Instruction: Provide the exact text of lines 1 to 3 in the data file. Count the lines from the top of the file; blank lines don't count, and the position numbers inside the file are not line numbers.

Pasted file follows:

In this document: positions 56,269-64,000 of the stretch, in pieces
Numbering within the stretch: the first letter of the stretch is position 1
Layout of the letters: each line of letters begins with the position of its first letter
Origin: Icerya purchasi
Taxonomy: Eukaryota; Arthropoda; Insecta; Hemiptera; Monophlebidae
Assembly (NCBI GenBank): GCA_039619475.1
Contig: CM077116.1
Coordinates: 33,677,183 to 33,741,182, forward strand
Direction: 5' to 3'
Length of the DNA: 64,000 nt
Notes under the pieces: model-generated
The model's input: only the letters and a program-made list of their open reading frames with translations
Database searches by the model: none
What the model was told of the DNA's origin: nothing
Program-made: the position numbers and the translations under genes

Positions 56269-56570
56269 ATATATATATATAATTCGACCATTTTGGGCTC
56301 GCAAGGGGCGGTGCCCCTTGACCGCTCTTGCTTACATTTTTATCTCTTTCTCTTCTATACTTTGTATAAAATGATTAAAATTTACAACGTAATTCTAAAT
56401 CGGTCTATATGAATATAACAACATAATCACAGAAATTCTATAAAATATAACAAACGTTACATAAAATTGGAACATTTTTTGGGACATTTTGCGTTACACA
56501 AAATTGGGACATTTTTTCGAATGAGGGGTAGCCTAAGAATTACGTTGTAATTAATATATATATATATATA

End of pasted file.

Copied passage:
In this document: positions 56,269-64,000 of the stretch, in pieces
Numbering within the stretch: the first letter of the stretch is position 1
Layout of the letters: each line of letters begins with the position of its first letter